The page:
- The Washington Times - Monday, August 10, 2020

Bill Gates is the smartest guy in the room, nay, on the planet, and he wants everybody, from the White House to the medical community to John Q. Citizen in Anytown, U.S.A., to know it.

How else to explain his feigned incredulity on CNN of America’s coronavirus test process to that of other nations? Let’s remember: Gates is a computer guy. He’s not actually a medical expert.

This is what he said when asked by CNN host Fareed Zakaria to explain America’s handling of the pandemic, as Mediaite noted: “I wouldn’t have predicted that we would do so poorly.”

And this: “[There was a] variety of missteps by the U.S. and then the political atmosphere [that] meant that we didn’t get our testing going,” and as a result, America is “paying a pretty dramatic price.”

And this: “It’s mind-blowing … you can’t get the federal government to improve the testing, because they just want to say how great it is — you know, I’ve said to them, look, have a CDC website that prioritizes who gets tested. That’s trivial to do. They won’t pay attention to that.”

That dang President Donald Trump — he acts like he’s president or something. The gall!

“No other country has [this] testing insanity because they won’t talk about fixing it because they’re — you know, [this administration] think[s] they need to just keep acting like they’ve done a competent job,” Gates said.

Of course, that’s not true. The whole “Trump’s failed America on coronavirus testing” is just a left-wing talking point. The idea the world has succeeded where the White House has faltered has been pushed by anti-Trumpers for months — but it’s dishonest.

Financial Times in March wrote of the global response to COVID-19, “Coronavirus testing shortages: what’s the problem? Unprepared governments are overwhelmed as the system suffers from multiple symptoms. Global systems for rushing out tests are buckling under the strain of the coronavirus pandemic, leaving patients who fear they are suffering from the virus constantly struggling to get diagnosed.”

Fast-forward to July and it’s more of the same.

The journal Nature wrote, “Researchers are scrambling to find other ways to diagnose the coronavirus and churn out millions of tests a week — a key step in returning to normality.” The writer wasn’t talking about America.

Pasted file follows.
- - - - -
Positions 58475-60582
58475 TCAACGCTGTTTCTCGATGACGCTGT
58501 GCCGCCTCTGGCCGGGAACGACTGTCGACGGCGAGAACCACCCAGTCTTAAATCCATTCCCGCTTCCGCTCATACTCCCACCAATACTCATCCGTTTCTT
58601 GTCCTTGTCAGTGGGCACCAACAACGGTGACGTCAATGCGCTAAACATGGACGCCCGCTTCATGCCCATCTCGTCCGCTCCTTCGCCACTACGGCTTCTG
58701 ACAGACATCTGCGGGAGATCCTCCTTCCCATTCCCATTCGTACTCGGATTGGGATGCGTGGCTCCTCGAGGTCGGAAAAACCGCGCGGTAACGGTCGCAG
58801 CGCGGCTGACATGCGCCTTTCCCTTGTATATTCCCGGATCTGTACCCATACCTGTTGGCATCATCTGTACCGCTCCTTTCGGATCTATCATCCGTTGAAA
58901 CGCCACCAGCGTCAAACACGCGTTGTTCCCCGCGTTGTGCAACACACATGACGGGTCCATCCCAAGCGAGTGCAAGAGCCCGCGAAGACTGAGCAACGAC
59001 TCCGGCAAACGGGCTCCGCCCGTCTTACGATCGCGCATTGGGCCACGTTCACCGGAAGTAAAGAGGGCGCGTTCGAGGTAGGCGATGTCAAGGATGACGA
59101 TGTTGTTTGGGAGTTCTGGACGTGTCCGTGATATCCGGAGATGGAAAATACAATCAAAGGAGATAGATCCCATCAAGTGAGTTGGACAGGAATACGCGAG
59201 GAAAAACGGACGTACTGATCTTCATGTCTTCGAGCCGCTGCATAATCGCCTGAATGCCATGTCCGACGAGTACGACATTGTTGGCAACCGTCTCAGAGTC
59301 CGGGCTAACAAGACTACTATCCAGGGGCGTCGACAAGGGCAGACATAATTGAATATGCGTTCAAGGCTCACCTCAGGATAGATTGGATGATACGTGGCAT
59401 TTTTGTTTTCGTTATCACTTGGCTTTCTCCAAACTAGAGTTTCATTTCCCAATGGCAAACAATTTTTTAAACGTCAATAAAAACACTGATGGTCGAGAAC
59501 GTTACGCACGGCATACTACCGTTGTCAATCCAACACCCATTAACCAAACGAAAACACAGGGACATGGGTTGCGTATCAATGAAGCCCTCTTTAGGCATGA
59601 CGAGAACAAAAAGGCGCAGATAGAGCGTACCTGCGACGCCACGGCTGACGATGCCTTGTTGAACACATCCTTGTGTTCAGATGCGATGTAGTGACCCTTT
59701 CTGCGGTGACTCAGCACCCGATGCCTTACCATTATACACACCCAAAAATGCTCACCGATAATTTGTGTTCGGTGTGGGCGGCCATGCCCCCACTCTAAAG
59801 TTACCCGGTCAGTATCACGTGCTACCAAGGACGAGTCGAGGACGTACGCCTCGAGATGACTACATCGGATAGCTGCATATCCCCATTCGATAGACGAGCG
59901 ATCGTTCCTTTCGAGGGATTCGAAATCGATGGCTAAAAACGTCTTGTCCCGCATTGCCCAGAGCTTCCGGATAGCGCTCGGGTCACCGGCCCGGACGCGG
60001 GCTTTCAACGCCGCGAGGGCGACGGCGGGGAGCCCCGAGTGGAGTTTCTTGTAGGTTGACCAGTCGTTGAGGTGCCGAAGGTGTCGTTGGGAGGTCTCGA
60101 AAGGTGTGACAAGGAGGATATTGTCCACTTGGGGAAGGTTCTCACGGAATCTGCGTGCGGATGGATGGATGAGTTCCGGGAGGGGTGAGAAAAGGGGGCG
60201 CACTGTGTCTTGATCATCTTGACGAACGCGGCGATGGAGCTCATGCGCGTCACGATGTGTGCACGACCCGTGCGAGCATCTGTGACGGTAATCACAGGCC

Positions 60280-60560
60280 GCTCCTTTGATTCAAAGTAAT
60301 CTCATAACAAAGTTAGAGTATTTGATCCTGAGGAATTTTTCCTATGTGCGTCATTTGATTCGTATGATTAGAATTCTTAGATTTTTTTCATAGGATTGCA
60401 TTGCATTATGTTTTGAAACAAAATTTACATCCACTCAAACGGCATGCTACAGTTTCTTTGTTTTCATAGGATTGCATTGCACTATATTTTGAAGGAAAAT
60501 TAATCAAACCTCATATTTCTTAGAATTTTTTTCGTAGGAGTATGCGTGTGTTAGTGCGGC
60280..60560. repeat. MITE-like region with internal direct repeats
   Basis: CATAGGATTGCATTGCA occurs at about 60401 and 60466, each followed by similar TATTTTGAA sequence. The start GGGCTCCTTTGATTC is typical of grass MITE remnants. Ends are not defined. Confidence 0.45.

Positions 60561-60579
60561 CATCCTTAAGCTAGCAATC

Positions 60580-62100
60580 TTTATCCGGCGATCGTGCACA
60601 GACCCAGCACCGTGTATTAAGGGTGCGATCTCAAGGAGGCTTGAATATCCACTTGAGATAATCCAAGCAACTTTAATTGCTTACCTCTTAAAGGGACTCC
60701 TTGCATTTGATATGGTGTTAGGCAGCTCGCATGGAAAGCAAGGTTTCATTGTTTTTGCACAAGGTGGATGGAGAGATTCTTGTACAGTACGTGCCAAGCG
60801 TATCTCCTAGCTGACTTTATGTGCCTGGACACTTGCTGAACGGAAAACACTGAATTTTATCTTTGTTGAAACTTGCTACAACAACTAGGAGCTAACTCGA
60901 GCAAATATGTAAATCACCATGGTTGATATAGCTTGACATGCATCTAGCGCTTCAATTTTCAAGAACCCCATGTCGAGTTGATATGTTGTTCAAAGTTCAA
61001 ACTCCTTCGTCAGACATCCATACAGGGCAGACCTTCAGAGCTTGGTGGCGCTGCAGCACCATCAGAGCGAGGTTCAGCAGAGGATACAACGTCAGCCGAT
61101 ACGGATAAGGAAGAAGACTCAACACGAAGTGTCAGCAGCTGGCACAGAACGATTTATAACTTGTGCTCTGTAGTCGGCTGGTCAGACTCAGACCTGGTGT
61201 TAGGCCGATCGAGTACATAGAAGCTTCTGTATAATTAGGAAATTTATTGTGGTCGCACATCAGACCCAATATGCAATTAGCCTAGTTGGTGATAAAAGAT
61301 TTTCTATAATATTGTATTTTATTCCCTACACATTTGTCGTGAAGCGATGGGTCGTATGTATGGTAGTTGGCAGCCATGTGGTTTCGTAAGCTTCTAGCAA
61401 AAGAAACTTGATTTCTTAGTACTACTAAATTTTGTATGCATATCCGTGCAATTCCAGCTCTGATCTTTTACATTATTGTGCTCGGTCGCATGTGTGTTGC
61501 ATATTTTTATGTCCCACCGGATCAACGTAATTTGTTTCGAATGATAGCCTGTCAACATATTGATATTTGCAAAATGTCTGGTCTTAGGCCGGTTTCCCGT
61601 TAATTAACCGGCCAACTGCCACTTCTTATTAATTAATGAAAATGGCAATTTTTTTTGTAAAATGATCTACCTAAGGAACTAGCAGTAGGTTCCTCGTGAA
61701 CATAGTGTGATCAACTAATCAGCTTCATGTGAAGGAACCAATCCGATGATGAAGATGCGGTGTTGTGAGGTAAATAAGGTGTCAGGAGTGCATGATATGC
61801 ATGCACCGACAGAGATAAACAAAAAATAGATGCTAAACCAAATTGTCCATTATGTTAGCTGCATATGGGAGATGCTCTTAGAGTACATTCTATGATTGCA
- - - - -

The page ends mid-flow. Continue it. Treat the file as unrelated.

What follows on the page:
“The timing couldn’t have been worse. In March, just as Thailand’s coronavirus outbreak began to ramp up, three hospitals in Bangkok announced that thy had suspended testing for the virus because they had run out of reagents. Thai researchers rushed to help the country’s clinical laboratories meet the demand,” the piece went on to say.

Guess who stepped in and offered a solution to Thailand?

America. America’s researchers. An American lab at the Broad Institute of MIT and Harvard in Cambridge, Massachusetts, that sent starter kits.

“The kits are quite cheap and work well,” said a Bangkok systems biologist quoted by Nature.

What was it Gates said again?

“No other country has the testing insanity,” he said.

America’s “paying a pretty dramatic price” for this administration’s “missteps,” he said.

The feds “won’t pay attention to [my]” recommendations, he said.

That — from the former Microsoft chief who never could remove all the kinks from his company’s software, and who turned full-time philanthropist to push vaccines around the world. 

He’s not a doctor.

He’s not even a politician.

And if he didn’t detest Trump as much as he does, there’s no way he’d be on so many television screens right now, fawned over and favored by the talking heads as some sort of coronavirus expert deserving of the world’s ear.

• Cheryl Chumley can be reached at cchumley@washingtontimes.com or on Twitter, @ckchumley. Listen to her podcast “Bold and Blunt” by clicking HERE. And never miss her column; subscribe to her newsletter by clicking HERE.

Copyright © 2023 The Washington Times, LLC. Click here for reprint permission.

Please read our comment policy before commenting.

Click to Read More and View Comments

Click to Hide